Over the course of three sessions I’ve been one of many guinea pigs taking part in a study that will essentially assess the effects of recovery on the ability to work at anaerobic levels, and produce a repeatable test to measure it. I think the findings will be published sometime in the future and will undoubtedly contribute to the body of knowledge in Sports Science. It’s a technical subject but interesting nonetheless and I look forward to seeing the finished article in the future.
From a personal perspective it has given me some up-to-date data carried out in laboratory conditions which I’ll describe here.
At the first session I was measured and weighed and my body composition was analysed. There were a couple of anomalies with this that are worth mentioning. The first is that I appear to have slightly shrunk since the last time I was “formally” measured. Apparently I am now 174.2cm in height, as opposed to the 175cm that I was in 2005 when I last had a proper medical. A bit of research suggests that we can lose up to 1cm every 10 years over the age of 40 so that kind of explains it, but it was a bit of an unwelcome surprise. The second anomaly was the results of the BodPod body composition analyser. It came out with a 24% bodyfat, even after a second go and a calibration. Which suggested I am overweight and that I’m carrying the equivalent of about 16 bags-of-sugar worth of fat! To put that into some sort of context – if it is correct and I somehow managed to lose that amount of fat to get down to “lean” levels I could have a power-to-weight ratio not dissimilar to a Tour de France rider – not going to happen! A series of 9 measurements were also taken using calipers and this apparently resulted in a measure closer to 12%. As all previous subjects had shown a close correlation between the BodPod and the calipers something was clearly a bit weird about me, but it’s probably safe to say the answer is somewhere in between (my Tanita bio-impedance scales at home report between 12% and 16% depending on hydration levels – but these are notoriously inaccurate). I’m a couple of kilos heavier than I was this time last year – I’m currently in the process of shedding some of that!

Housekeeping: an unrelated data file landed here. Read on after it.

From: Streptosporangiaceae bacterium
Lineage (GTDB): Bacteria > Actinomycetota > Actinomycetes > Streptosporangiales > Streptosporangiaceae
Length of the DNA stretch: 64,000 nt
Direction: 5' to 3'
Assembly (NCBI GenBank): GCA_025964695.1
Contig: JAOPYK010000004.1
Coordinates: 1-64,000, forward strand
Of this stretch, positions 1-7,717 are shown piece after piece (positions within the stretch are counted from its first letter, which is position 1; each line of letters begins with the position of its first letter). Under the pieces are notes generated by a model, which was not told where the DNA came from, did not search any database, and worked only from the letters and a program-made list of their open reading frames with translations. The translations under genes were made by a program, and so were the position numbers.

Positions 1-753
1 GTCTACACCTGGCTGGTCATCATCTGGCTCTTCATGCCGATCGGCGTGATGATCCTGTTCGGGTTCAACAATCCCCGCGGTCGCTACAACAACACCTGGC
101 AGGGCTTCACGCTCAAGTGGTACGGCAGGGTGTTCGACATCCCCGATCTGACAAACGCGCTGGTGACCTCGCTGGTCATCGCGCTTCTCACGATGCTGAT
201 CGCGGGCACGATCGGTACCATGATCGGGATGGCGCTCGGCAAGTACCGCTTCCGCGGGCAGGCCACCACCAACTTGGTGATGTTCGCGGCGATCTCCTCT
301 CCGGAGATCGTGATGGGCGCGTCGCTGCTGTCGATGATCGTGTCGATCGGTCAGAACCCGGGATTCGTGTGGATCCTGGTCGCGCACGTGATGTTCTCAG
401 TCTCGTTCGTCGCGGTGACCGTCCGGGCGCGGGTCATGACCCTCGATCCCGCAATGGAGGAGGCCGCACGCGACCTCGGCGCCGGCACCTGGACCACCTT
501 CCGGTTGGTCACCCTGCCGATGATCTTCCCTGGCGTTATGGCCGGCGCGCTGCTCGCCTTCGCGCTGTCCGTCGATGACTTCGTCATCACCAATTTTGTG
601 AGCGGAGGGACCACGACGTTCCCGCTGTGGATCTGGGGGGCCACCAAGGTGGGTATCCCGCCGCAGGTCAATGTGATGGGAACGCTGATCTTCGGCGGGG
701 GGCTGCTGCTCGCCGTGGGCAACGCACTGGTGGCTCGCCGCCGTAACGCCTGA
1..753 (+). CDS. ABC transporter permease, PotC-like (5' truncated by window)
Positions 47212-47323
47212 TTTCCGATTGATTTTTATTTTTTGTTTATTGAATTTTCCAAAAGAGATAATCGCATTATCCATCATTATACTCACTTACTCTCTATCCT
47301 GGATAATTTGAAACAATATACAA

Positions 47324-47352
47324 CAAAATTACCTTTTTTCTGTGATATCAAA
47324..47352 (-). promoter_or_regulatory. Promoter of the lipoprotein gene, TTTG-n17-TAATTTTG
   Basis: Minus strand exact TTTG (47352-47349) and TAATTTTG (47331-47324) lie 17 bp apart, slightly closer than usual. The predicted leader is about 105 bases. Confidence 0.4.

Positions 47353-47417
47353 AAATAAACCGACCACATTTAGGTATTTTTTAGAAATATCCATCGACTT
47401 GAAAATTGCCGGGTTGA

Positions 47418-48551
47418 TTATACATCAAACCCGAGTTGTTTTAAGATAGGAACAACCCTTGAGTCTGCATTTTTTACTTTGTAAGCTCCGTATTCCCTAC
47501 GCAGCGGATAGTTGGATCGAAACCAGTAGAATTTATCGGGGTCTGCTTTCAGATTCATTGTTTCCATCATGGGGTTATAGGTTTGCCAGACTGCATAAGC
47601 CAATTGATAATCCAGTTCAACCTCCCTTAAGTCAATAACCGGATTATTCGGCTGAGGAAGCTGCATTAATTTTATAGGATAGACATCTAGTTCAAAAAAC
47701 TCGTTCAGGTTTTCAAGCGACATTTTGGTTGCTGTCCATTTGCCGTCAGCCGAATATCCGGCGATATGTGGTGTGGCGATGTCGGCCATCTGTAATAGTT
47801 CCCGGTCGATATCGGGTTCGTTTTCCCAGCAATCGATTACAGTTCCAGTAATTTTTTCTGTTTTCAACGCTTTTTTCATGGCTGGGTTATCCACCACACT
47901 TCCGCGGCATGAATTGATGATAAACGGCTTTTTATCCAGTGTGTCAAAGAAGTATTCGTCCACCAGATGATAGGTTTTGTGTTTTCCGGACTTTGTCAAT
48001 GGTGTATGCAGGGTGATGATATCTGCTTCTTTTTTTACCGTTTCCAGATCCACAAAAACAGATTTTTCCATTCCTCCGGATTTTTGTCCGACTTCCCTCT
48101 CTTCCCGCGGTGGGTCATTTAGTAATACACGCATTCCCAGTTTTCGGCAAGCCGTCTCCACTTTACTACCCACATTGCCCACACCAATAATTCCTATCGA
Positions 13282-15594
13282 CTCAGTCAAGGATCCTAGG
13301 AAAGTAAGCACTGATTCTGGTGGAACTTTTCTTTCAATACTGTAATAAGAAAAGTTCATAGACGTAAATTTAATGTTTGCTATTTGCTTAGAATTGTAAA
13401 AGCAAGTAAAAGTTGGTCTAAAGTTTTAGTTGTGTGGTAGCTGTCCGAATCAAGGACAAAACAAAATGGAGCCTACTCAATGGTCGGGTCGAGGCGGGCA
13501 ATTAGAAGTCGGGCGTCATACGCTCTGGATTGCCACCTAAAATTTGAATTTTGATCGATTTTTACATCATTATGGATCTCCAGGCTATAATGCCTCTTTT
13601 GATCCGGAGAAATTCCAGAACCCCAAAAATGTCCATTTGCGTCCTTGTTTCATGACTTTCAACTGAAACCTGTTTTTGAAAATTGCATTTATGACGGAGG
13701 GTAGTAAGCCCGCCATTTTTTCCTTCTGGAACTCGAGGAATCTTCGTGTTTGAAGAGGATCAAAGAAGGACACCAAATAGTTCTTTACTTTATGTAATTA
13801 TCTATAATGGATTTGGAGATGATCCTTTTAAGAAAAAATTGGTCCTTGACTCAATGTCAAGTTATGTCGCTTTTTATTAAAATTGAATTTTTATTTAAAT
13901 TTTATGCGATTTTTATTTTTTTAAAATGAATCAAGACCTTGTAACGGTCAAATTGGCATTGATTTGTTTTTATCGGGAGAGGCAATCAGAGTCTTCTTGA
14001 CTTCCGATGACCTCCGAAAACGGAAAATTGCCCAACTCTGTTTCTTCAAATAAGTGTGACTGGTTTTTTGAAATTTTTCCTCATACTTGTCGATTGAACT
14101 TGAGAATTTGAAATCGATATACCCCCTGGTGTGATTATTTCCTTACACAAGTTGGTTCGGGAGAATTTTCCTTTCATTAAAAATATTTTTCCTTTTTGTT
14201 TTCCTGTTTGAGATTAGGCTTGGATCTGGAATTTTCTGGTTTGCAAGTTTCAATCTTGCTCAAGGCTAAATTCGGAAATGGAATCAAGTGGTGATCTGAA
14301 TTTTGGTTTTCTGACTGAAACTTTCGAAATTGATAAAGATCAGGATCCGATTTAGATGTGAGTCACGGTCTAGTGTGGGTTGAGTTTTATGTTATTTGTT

Then it was time to have my finger pricked and some blood spots taken to analyse normal lactate levels.
Onto the bike test, or more correctly, the ergonometer test. The ergonometer is a very accurate static “bike” that strictly controls the resistance of the ramp. I was given a face mask and hooked up to a gas exchange analyser and off we went. After a warmup the power started at 100W and then slowly ramped up until I could do no more. I topped out at a tad over 410W and 175bpm. Another blood test and then I had to immediatly go as hard as I could for 2 minutes. The ramp was to clear out my anerobic energy systems and then the 2 minute effort would be all about my aerobic capabilities, from which my Critical Power (CP) could be assessed. At the end of that it was back to a ramp, this time starting at 360W, I didn’t last long beyond that before I couldn’t turn the pedals. After a cooldown that was it. The power and HR graph at the start of this post is the trace from the test.
My CP (equivalent to 20 minute power) came out at around a very surprising 333W – which means I’m not trying hard enough in 10’s!
The second and third tests followed a similar approach but without the CP test.
The tests themselves seem innocuous enough until you are doing them. In total they last about 33 minutes (for me anyway – if you hold the ramp for longer they will last longer!) and run out at around 40-ish TSS.
The ramp itself is reasonably comfortable until you get to the pointy end. Then I found that I became very aware of the mask and I often had a real desire to scratch my face! At the point of failure I was gasping for air and my legs were burning, and the guys are shouting to keep going. The ergononmeter doesn’t let up so my cadence just got slower and slower until I couldn’t really turn the pedals. It’s a horrible feeling, and then you do it again! That said, I found the experience very interesting and the data has given me a lot of food for thought.